|the glass in the background contains the superlative|
Chilli Plum Porter from Waen Brewery
However, perhaps because beer and food is a casualty of the breathless and audacious way in which beer is being discovered and uncovered at the moment, there is a sense in which beer’s long history with food is being forgotten. It didn’t all start recently believe it or not. I thought of this long history when I was sent a copy of Mark Dredge’s gorgeous book Beer and Food — it’s a pleasing book, pleasing to hold, pleasing to smell (that new book aroma), pleasingly designed and full of the kind of beers and food that I would write the world to drink and eat.
So I went to my shelves and pulled out a brown beer coloured book from 1955, Beer and Vittels by Elizabeth Craig who was a noted food writer of the time. Her husband, war correspondent and journalist Arthur Mann, supplies a few paras in the introduction, part of which I always have enjoyed: ‘and I recall one cold and depressing night during the last war when I went to the cellar, fetched up my last pint of extra-strong ale, poured into a pewter mug, added a pinch of ground cinnamon, plunged a red-hot poker into the liquid and finished up with as fine a mulled drink as man could ask for. As preparation for sleeping through an air-raid I discovered nothing to equal it.’
That’s sounds exciting but the book’s corpus is more of a mish-mash of post war British cuisine’s emphasis on boiling stuff, roasting it as if it was Joan of Arc, adding gravy, pre-empting Abigail’s Party with cheese straws or offering up an ale and mint cup (which also features Chablis) — there is even the seductive siren call of stewed cabbage.
So we move into the aftermath of the swinging 60s with 1972 and Carole Fahy (pronounced ‘fay’ as we are helpfully told) sports a sort of flattened beehive hairstyle and dedicates Cooking With Beer to John, ‘who likes his pint’, I presume her husband, as the back of the book states that she is married (and lives in Weybridge). The accompanying photo shows her smiling at the camera, over a mixing dishing with perhaps cake material, spatula in one hand, a horizontal brown bottle of something in the other. ‘When I started this book I was amazed at the number of my friends who had never heard of cooking with beer,’ she writes in the introduction. I wonder what her friends thought about such dishes as beer ratatouille, chicken Flemish style (light ale is the beer constituent) and — a particular nightmare of mine — tripe in ale.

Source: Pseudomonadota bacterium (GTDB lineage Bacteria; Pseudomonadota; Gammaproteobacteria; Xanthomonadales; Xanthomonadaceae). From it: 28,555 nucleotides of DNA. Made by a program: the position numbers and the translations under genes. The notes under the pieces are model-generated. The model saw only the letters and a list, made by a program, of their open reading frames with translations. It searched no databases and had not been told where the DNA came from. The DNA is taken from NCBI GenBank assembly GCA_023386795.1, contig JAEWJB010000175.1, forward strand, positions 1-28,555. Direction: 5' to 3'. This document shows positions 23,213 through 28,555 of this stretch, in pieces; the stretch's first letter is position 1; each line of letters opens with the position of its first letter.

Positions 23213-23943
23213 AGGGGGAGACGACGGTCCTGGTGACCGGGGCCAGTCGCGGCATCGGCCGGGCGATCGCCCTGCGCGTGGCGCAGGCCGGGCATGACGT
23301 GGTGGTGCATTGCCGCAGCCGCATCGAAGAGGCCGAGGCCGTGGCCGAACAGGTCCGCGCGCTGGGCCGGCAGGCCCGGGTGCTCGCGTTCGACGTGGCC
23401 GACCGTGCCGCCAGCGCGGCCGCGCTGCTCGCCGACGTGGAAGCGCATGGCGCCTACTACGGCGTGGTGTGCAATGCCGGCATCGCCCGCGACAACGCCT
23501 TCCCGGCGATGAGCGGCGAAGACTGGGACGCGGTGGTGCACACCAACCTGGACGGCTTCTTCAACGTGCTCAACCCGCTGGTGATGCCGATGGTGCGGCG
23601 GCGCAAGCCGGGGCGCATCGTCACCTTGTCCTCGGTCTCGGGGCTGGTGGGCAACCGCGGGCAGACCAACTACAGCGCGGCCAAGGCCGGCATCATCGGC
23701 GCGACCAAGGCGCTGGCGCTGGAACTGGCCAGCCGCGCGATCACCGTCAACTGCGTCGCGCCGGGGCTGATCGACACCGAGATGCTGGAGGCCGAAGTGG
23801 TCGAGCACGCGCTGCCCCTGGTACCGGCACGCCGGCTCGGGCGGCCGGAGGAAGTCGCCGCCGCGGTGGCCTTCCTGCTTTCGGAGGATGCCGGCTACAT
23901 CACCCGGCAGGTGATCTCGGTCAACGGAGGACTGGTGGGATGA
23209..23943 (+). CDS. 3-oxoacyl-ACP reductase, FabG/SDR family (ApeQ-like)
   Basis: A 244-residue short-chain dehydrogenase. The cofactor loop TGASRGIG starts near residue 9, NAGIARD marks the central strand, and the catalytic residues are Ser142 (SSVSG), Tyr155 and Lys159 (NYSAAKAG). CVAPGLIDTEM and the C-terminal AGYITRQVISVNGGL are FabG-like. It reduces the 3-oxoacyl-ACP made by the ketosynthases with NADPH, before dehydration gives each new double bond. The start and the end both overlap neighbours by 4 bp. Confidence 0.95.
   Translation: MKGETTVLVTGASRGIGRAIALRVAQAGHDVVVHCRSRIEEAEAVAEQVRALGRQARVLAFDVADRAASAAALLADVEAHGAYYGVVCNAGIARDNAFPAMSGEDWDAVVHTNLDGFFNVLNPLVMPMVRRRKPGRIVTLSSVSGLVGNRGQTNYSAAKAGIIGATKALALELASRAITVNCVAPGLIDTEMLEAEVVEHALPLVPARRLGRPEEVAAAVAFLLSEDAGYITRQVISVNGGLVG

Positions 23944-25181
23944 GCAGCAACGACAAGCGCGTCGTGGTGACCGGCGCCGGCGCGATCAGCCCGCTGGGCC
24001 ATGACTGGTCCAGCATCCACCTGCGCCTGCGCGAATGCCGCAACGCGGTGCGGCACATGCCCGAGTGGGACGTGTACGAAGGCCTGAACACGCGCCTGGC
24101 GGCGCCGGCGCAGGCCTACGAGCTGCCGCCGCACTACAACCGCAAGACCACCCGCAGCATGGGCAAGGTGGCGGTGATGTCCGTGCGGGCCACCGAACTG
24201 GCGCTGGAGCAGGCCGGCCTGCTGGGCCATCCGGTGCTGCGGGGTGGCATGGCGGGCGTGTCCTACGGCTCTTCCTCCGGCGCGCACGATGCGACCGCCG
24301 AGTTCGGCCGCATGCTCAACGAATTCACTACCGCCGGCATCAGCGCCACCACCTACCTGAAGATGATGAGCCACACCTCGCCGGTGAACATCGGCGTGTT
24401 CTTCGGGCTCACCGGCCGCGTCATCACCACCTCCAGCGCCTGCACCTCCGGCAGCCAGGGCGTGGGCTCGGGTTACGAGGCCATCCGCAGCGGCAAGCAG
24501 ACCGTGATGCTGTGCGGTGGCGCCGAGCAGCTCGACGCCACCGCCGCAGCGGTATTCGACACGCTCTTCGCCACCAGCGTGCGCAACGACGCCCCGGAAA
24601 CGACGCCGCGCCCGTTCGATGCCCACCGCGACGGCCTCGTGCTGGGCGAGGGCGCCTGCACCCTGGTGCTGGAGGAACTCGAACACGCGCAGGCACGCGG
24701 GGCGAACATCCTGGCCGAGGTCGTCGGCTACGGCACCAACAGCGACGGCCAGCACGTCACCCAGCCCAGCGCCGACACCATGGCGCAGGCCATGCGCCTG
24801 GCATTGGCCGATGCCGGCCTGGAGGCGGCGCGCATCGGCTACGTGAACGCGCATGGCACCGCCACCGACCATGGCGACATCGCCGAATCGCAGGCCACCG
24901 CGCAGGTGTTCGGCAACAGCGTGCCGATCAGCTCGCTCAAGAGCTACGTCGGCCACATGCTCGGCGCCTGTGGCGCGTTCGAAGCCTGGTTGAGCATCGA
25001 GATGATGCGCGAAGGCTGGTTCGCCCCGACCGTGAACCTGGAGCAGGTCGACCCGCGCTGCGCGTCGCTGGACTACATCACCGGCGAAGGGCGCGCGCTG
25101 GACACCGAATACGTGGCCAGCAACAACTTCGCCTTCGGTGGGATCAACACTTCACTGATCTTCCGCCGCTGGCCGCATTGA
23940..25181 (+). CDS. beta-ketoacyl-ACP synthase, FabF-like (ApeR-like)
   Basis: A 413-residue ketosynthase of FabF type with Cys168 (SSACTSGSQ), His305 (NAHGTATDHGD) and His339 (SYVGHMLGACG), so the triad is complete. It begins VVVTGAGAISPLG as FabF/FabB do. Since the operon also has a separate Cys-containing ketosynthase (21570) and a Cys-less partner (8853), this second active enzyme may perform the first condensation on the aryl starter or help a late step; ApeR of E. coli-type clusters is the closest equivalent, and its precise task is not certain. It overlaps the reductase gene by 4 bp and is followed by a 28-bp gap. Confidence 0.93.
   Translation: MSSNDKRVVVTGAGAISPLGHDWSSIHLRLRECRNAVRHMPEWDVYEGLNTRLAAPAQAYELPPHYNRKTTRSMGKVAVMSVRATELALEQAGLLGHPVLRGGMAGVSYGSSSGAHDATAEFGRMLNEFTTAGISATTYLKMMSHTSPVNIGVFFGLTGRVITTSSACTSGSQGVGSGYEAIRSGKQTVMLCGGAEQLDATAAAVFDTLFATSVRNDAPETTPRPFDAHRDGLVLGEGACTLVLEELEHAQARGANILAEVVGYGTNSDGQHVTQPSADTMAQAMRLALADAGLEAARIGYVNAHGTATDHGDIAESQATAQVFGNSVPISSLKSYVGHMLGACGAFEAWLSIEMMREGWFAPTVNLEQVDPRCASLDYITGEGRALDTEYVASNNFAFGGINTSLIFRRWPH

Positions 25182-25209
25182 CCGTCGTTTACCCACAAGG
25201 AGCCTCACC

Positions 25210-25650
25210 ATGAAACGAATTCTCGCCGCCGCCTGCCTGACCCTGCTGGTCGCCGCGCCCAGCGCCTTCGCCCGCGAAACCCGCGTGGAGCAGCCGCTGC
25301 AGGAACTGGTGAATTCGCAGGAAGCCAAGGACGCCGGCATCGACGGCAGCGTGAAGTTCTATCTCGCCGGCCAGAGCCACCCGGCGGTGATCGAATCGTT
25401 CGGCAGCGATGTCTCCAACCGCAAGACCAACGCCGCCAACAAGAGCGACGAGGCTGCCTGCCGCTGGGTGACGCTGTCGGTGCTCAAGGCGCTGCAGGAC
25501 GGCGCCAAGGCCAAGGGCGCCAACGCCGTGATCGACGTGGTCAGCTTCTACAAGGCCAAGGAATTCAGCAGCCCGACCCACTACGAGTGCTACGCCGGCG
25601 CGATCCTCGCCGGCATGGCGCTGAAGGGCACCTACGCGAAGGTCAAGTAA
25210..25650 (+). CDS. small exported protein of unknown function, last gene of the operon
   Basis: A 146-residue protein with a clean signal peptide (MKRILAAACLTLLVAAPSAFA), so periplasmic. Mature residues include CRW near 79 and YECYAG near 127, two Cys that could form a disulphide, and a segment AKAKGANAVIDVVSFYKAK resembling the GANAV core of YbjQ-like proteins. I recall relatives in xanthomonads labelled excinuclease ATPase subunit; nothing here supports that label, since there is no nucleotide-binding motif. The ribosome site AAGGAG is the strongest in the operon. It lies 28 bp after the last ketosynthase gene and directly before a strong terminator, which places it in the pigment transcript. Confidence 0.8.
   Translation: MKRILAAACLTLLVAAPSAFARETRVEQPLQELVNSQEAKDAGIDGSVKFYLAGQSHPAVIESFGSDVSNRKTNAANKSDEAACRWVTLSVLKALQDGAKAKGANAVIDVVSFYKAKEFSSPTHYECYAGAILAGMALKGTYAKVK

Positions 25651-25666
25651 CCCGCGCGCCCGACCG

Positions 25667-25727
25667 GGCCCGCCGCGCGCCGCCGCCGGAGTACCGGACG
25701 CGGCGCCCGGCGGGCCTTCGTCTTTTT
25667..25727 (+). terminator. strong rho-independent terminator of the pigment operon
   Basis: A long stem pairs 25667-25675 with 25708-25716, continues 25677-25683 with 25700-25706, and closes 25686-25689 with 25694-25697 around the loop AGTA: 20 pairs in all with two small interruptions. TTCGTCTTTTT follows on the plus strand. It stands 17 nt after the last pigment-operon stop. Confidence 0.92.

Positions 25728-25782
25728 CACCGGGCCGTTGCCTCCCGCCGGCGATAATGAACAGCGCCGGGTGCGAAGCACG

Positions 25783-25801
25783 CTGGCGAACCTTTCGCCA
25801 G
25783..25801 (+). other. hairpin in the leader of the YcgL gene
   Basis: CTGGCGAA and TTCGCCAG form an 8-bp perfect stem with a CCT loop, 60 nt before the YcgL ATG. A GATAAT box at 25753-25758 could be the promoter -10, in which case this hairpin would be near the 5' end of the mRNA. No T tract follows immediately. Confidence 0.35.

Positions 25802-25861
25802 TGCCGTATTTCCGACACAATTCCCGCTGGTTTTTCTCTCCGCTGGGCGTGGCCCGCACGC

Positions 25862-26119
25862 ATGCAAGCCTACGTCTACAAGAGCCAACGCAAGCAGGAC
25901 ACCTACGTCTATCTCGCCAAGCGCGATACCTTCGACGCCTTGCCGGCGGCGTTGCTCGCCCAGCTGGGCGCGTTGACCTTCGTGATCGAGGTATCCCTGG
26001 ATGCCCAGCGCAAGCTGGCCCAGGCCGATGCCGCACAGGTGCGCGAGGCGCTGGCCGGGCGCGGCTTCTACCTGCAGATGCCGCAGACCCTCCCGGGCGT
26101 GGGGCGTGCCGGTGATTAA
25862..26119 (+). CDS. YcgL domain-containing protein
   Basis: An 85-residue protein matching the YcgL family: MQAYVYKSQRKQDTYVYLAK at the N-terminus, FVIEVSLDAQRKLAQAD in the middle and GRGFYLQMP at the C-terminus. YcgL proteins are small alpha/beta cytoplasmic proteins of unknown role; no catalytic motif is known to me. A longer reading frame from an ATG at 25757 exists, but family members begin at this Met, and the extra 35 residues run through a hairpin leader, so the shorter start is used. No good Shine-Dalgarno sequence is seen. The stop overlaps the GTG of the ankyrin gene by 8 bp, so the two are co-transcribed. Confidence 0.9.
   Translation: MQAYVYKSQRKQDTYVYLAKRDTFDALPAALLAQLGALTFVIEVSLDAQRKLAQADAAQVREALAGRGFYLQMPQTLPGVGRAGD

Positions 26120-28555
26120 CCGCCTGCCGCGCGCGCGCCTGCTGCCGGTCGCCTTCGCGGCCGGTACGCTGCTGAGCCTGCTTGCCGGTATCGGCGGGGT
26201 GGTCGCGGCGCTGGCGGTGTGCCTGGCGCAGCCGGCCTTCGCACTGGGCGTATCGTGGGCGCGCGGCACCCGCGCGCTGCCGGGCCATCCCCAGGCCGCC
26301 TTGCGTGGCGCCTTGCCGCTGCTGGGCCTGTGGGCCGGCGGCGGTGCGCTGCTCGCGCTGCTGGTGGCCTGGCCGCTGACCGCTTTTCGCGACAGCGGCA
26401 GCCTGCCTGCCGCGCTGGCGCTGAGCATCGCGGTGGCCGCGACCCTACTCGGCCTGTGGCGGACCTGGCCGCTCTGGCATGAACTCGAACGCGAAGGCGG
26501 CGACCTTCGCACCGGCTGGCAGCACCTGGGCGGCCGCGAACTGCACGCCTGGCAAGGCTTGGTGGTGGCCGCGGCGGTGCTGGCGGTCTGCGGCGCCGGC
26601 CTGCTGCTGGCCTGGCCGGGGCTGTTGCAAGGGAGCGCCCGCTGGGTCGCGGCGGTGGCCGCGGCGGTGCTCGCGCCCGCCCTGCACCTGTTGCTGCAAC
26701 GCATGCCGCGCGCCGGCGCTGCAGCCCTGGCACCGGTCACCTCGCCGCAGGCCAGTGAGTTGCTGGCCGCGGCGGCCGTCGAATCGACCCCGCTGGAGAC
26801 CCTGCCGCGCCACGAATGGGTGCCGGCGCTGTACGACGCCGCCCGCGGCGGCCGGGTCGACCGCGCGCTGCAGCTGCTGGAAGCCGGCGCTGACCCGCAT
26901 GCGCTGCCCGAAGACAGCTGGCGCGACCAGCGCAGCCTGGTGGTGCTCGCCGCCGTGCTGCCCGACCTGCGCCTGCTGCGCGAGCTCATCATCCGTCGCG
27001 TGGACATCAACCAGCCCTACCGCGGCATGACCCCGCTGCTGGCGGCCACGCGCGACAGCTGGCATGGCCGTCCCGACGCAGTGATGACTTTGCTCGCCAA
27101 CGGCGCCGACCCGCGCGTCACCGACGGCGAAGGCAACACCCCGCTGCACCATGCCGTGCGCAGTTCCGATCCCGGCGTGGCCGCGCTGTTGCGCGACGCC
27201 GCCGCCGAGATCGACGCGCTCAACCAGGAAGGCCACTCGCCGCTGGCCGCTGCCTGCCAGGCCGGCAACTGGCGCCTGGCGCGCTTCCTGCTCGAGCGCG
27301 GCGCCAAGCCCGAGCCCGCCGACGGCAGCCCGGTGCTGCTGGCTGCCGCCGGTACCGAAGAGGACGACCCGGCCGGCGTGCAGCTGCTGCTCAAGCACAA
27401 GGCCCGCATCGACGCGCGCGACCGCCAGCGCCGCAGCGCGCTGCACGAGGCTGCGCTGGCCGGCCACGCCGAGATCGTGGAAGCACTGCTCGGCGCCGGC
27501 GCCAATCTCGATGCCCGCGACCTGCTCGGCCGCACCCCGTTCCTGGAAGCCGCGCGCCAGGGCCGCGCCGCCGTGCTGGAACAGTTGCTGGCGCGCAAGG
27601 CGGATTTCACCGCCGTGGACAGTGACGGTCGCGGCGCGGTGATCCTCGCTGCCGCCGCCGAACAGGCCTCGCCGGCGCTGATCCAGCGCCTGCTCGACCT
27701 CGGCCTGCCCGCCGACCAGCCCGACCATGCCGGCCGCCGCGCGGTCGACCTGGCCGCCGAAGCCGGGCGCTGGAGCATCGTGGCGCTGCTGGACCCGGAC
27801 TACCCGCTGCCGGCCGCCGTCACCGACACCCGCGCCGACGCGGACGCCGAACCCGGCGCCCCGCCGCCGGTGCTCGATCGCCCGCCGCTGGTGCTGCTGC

Let’s move on to more conducive climes and Sue Nowak’s The Beer Cook Book, which was published by Faber & Faber in 1999. I have known Sue for a few years and do remember the British Guild of Beer Writers’ dinners that she used to oversee — the one that struck in my mind was 1999 (I think), where she persuaded Dave Wickett of Kelham Island to produce a Saffron Beer. This is a book that I have (and still) use — she went out to talk to brewers, got their thoughts on beer matching and even though Sue was the editor of CAMRA’s Good Pub Food guides the beer list was eclectic. You could also say that this is a fantastic snapshot of a time when beer and food was starting to grow up. This was also the time when I came in and starting attending beer dinners at the White Horse, doing my own beer and food articles (I recall being enchanted by roast duck and Dent Brewery’s Kamikaze for instance).
And we come to now. A time when I am stopped in the street here on Exmoor by the bistro guy who wants to talk about a beer and food night or a late night pub conversation with one of the best chefs in the area (has won awards for his food while the pub is a wine champion), which elicits the information that he wants to look at beer and food. Things could be changing.
One of the most enjoyable aspects of beer at the moment is that beyond the geeky paroles and parades of nomenclature, there is a real interest in what beer can bring to the table, what the flavour profiles are, how it can co-exist or even subsist wine. It’s been a long march and it’s still continuing. Perhaps it always should be — after all, as Fellini said: ‘There is no end. There is no beginning. There is only the infinite passion of life.’
As long as there’s no tripe and ale.